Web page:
Indeed, data integrity must be present at all stages of development, with its accuracy and reliability being required and preserved. The expectation is that any surfacing issues associated with data integrity are proactively prevented and adequately investigated when they occur, and that industry is transparent with regulatory agencies when concerns arise that need to be addressed.
For the agency, surveillance continues to be risk-based, with inspections being only a part of a multi prong approach. Judy McMeekin, Pharm.D., associate commissioner for regulatory affairs, held a session on updates from the FDA’s ORA. One of the topics she touched on is ORA’s plans to launch a pilot program on foreign unannounced and for cause inspections. To date, foreign inspections are generally announced; through this program, the agency aims to determine if inspectional outcomes of foreign sites are impacted by these being announced.
She also touched on the different types of regulatory remote assessment tools and the FDA’s collaboration with other health authorities globally, with potential expansion of the mutual recognition agreement to cover veterinary products.
The session was complementary to one presented by Susan Laska, M.S., on the Pharmaceutical Inspection Co-Operation Scheme (PIC/S) remote assessments. Her session covered the recent collaborative efforts needed across global regulatory agencies and industry groups to pave the way for increased mutual recognition. In addition, the session touched on the differences between desktop audits, fully or partially interactive remote assessments, and hybrid inspections, and highlighted the importance and ongoing focus of their working group to standardize terminology and best practices to ensure alignment and maintain a risk-based approach to both supplier management and regulatory assessments. Interestingly, the crucial role of IT was also brought to light, as oftentimes technical issues can surface during virtual sessions that hinder the effectiveness of remote assessments.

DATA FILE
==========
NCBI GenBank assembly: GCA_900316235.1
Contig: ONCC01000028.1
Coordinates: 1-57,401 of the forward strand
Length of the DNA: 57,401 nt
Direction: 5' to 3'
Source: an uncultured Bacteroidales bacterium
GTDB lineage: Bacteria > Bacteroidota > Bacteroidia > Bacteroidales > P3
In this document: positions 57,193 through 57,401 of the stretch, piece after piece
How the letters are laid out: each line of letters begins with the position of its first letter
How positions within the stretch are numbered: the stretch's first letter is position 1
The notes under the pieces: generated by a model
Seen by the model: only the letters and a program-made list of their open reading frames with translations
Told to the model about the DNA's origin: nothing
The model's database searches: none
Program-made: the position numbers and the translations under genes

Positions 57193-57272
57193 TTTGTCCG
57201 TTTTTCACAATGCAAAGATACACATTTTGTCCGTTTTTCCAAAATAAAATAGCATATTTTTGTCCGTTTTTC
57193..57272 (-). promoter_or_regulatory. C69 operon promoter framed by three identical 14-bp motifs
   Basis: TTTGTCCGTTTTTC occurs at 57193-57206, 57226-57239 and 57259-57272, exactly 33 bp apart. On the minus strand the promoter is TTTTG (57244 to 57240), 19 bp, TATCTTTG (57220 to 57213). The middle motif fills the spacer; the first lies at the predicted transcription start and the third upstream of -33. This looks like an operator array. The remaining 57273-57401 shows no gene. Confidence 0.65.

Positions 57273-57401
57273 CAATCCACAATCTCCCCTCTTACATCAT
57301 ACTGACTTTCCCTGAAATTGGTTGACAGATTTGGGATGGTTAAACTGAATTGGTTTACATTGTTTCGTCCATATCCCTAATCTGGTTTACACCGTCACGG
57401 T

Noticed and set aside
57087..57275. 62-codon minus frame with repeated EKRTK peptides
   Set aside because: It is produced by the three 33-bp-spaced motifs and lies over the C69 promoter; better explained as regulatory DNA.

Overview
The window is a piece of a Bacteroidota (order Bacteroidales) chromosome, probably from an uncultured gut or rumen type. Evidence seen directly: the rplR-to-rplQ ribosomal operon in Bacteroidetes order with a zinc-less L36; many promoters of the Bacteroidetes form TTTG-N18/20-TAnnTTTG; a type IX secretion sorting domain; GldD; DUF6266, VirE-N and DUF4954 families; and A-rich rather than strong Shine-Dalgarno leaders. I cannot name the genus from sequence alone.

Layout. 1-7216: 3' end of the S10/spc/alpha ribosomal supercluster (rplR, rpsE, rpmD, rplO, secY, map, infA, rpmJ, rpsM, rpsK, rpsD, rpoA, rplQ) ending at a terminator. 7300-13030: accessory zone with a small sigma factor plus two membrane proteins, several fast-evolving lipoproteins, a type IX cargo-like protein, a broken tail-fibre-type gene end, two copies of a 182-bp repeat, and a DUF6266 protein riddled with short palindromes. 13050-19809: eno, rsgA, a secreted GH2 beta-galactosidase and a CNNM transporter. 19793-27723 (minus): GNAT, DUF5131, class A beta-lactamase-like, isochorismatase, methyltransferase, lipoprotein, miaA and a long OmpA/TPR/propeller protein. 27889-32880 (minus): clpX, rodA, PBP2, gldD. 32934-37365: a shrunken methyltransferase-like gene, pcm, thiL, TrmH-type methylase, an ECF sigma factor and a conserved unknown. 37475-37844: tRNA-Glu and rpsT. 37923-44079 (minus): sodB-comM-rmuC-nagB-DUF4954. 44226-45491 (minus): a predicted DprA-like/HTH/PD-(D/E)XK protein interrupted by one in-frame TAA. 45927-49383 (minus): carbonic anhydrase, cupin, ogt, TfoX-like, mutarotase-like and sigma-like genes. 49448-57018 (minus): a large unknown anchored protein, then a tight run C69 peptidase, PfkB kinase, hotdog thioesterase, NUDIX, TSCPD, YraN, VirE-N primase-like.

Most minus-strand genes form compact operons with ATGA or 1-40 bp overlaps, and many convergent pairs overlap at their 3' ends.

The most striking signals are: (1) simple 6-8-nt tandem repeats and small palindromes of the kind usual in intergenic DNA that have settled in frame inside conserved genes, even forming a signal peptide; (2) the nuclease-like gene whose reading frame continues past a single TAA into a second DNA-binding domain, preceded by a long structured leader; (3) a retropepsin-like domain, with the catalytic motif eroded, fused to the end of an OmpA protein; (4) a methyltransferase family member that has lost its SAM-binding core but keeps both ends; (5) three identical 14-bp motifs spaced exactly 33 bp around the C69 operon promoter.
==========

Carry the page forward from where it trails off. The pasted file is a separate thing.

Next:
Overall, the conference captured what we, as industry, regulators, and academia, have learned from the pandemic and reinforced the importance of sharing knowledge, best practices, and collaboration to reach a common goal: public health.
About The Author:
Enith Morillo, M.Sc., is the founder, president, and principal consultant of Cadoret Global, a quality and compliance consulting firm that specializes in supporting virtual, early-stage, and small pharmaceuticals in taking their investigational drug through development and into Phase 1-2 clinical trials. Cadoret Global is a woman-owned and minority-owned certified company and an alumni of the Goldman Sachs 10,000 small businesses program. She can be reached at Enith.Morillo@CadoretGlobal.com or on LinkedIn.